Photo by Fred Field
"Things can be tense between Colby and Waterville, and the negative feelings can sometimes override the positive feelings,— said Senior Class Representative Annie Mears '07, who headed the daffodil project. "It's nice to get the positive energy to the surface.—
The strains between Colby students and the local police are just one element of the complex relationship between the College and its community that has evolved since Colby moved its campus to Mayflower Hill in the 1940s and '50s. By leaving downtown, Colby set the stage for its remarkable expansion across 700 acres of pastures and woodlands. It did so without the nasty fights over land use that typify town-gown clashes at city campuses across the country.
While the move gave Colby room to grow, it created a geographical distance from Waterville that became psychological as well. The spires that rose over Lorimer Chapel and Miller Library were indeed ivory-colored towers, which could be seen looming above the working-class community by the Kennebec. The decline of the region's industrial sector in the late 20th century further highlighted the divide. As Colby and its predominantly upper-middle class student body prospered up the hill, Waterville's industrial base crumbled in the valley. The city's homeowners, meanwhile, were burdened with property taxes that are among the nation's highest, in a regional hub where 28 percent of its property is owned by tax-exempt institutions.
Colby has long worked to bridge that divide. That effort in recent years has included programs that bring residents up to campus and send Colby students, faculty, and administrators down from Mayflower Hill. Waterville children visit on Halloween for a daylong Haunted House at a Colby dorm, and qualified Waterville High seniors take classes at the College. Colby's Goldfarb Center holds statewide candidate debates, civic engagement courses use the community as their classroom, and the Colby Cares About Kids mentoring program brings hundreds of undergraduates into local schools.
Colby has also helped revive Waterville's struggling economy, working with local leaders and investing endowment funds to jump-start the city's transformation to its postindustrial future.
Former Dean of the College Earl Smith, whose 2006 history of the College, Mayflower Hill, chronicles Colby's development since its founding in 1813, says the town-gown relationship has improved. "Leaving aside the issue of the kids and the cops, the relationship is a lot warmer because of Colby's involvement,— said Smith, who grew up in Waterville and spent 40 years working at Colby. "The locals have to come to realize—if it weren't for Colby, where would we be?—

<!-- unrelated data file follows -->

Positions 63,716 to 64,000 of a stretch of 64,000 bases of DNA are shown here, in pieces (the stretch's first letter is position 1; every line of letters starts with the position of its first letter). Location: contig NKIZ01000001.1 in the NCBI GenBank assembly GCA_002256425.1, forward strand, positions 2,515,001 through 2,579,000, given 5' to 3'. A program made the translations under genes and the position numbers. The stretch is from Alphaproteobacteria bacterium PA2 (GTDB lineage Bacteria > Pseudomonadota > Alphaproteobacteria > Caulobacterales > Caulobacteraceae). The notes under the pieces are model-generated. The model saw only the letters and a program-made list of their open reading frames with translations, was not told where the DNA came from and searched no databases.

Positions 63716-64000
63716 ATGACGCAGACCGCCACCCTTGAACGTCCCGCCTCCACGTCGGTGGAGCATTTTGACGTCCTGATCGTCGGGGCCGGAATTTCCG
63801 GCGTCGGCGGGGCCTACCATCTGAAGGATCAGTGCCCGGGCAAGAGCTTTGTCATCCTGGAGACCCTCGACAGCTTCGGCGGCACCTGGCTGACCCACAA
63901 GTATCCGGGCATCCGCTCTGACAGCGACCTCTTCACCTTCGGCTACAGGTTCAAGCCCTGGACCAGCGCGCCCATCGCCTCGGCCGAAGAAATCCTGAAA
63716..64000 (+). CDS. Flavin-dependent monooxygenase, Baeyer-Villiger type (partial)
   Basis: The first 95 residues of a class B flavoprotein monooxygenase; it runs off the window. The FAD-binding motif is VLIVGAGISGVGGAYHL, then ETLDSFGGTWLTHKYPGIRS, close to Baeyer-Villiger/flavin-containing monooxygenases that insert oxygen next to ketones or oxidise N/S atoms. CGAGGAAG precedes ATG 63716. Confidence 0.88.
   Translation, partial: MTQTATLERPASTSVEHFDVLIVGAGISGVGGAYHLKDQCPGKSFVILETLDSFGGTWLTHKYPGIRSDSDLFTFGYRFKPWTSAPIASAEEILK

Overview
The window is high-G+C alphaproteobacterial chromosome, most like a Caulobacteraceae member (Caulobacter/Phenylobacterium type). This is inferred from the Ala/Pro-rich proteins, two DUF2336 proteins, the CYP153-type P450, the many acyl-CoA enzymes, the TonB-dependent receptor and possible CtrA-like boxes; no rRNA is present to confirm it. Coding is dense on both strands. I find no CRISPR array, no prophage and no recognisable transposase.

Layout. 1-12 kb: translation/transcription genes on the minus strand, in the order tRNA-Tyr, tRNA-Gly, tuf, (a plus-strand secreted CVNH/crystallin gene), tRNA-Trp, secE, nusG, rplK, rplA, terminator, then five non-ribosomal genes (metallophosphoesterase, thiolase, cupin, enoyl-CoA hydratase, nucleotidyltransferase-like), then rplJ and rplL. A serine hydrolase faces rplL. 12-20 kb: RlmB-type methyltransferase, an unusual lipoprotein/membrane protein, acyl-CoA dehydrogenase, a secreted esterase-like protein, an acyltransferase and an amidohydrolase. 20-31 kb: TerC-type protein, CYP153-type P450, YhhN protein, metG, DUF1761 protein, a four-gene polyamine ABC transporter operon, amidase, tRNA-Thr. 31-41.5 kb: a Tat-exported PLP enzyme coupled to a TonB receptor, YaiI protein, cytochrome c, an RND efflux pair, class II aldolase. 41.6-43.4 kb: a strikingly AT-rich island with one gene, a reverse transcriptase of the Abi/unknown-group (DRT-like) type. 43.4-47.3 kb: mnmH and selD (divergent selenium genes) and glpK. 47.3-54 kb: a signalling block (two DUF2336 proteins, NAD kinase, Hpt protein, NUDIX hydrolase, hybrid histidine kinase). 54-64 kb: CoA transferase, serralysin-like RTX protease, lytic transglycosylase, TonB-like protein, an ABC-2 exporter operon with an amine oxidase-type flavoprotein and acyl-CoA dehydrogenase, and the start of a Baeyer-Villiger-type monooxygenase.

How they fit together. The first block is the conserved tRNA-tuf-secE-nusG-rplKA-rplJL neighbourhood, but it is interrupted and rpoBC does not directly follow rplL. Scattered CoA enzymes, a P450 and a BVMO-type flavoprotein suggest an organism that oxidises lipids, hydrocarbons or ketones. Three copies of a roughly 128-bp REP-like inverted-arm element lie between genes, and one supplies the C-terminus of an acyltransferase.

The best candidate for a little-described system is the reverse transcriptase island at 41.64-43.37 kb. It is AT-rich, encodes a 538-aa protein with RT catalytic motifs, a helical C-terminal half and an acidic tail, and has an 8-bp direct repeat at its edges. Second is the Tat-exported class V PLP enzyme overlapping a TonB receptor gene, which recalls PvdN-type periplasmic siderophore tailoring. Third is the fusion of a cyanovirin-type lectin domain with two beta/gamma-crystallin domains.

At Waterville City Hall, City Manager Mike Roy '74, who grew up in Waterville and made his name playing hockey at Colby's Alfond Arena in high school and in college, pulls out a report with the startling statistics that show Waterville's decline over his lifetime. The population hovered around 18,000 in the early 1950s. By 1970, when Roy was a Colby freshman, it had risen to 19,000. The Scott Paper Co. mill, across the Kennebec in Winslow, ran three shifts, and the Hathaway Shirt Co. factory cranked out button-down Oxfords by the thousands. Today, both plants are shut down and the population has shrunk to 15,600. Sixty percent of the city's elementary school children now come from low-income families.
Over those years, Waterville's downtown has mirrored the population decline, with landmark department stores like Sterns and Levine's shuttered and retail shoppers fleeing to big box stores by I-95. Downtown, meanwhile, restaurants, bars, and the city's cultural institutions have survived, buoyed in part by Colby students, visitors, and the College's leadership under President William "Bro— Adams. He chairs the board of the Waterville Regional Arts and Community Center, located in the old Sterns Department Store, and has become a force in the economic development community.